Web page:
“Imagine the possibility: doctors could check vital signs in real-time over a wireless network, so a newborn with a heart attack could be treated at home without having to stay in the hospital. Alternatively, farmers can use augmented reality to remotely monitor livestock or check the condition of their fields.
Imagine the possibility: doctors could check vital signs in real-time over a wireless network, so a newborn with a heart attack could be treated at home without having to stay in the hospital. Alternatively, farmers can use augmented reality to remotely monitor livestock or check the condition of their fields.
Sending and receiving large amounts of wired or wireless data every day has a major impact on our daily lives and drives economic development in a hyper-connected world. Technology is critical to unlocking these opportunities.
Data has become a universal need
The 20th century was the age of oil and commodities, and the 21st century is the age of big data. In a world where billions of people and machines are interconnected, the flow of data is growing exponentially, and there is currently no limit to this growth.
From virtual health and smart agriculture to smart cities and smart factories, billions of new Electronic devices will be interconnected to provide and use this data as a source of data. Improve the efficiency of production lines by analyzing terabytes (terabytes) of data generated by factory sensors every day. The data collected by semi-autonomous devices today will enable more autonomy in the future. Automating buildings will help us increase productivity and make our lives greener.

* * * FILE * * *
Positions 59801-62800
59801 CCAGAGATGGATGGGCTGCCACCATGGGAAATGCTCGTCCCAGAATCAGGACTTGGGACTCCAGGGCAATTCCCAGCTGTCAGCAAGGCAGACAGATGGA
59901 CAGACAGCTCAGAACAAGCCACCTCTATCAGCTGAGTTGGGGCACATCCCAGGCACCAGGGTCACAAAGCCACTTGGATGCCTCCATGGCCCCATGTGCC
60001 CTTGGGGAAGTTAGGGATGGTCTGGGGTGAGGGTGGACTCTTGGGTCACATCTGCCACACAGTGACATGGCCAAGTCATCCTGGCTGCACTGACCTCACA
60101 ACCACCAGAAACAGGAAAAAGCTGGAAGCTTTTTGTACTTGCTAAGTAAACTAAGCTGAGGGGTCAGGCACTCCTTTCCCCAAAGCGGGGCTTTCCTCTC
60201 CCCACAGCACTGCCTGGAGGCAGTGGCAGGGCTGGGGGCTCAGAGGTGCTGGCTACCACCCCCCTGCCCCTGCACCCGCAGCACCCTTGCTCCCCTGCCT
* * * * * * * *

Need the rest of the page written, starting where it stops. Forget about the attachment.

Communication and data processing infrastructure will provide useful, actionable, and valuable data for market leaders and the billions of others traveling on the information superhighway.
In the not too distant future, if you don’t have access to data, your life will be limited, just like no access to electricity.
Data is represented by binary numbers and symbols. Just as each musician in a symphony orchestra is guided by a conductor to keep pace with the other performers, a stable clock and time reference are essential for the synchronous generation and transmission of binary numbers and symbols.
When high-speed data traverses a town or ocean through a cable, from one rack in a data center to another, over Ethernet in a wireless system, or over a high-speed circuit board, it needs to be synchronized or rebuilt using an ultra-clean timing reference . If the edges of the clock signal are imprecise, the analog signal may be sampled at the wrong moment. Alternatively, if the frequency of the wireless radio frequency (RF) receiver is unstable, the received signal may not be properly demodulated.
New technology solves your worries
For generations, quartz crystal resonators have been used as time and frequency references in electronic systems. However, this approach can be costly, time-consuming and complex to develop. It is also susceptible to environmental stress.
Our groundbreaking new TI bulk acoustic wave (BAW) technology will provide a cleaner timing reference for wired and wireless systems. TI BAW resonators operate at frequencies several orders of magnitude higher than quartz crystals. It generates a stable electrical signal through the piezoelectric effect. A very high frequency periodic signal provides a timing reference.
We’ve enhanced support for Zigbee® technology, Bluetooth Low Energy and Wi-Fi® technology wireless solutions performance and ease of use standards based on TI BAW technology, and paved the way for the next generation of ubiquitous connectivity.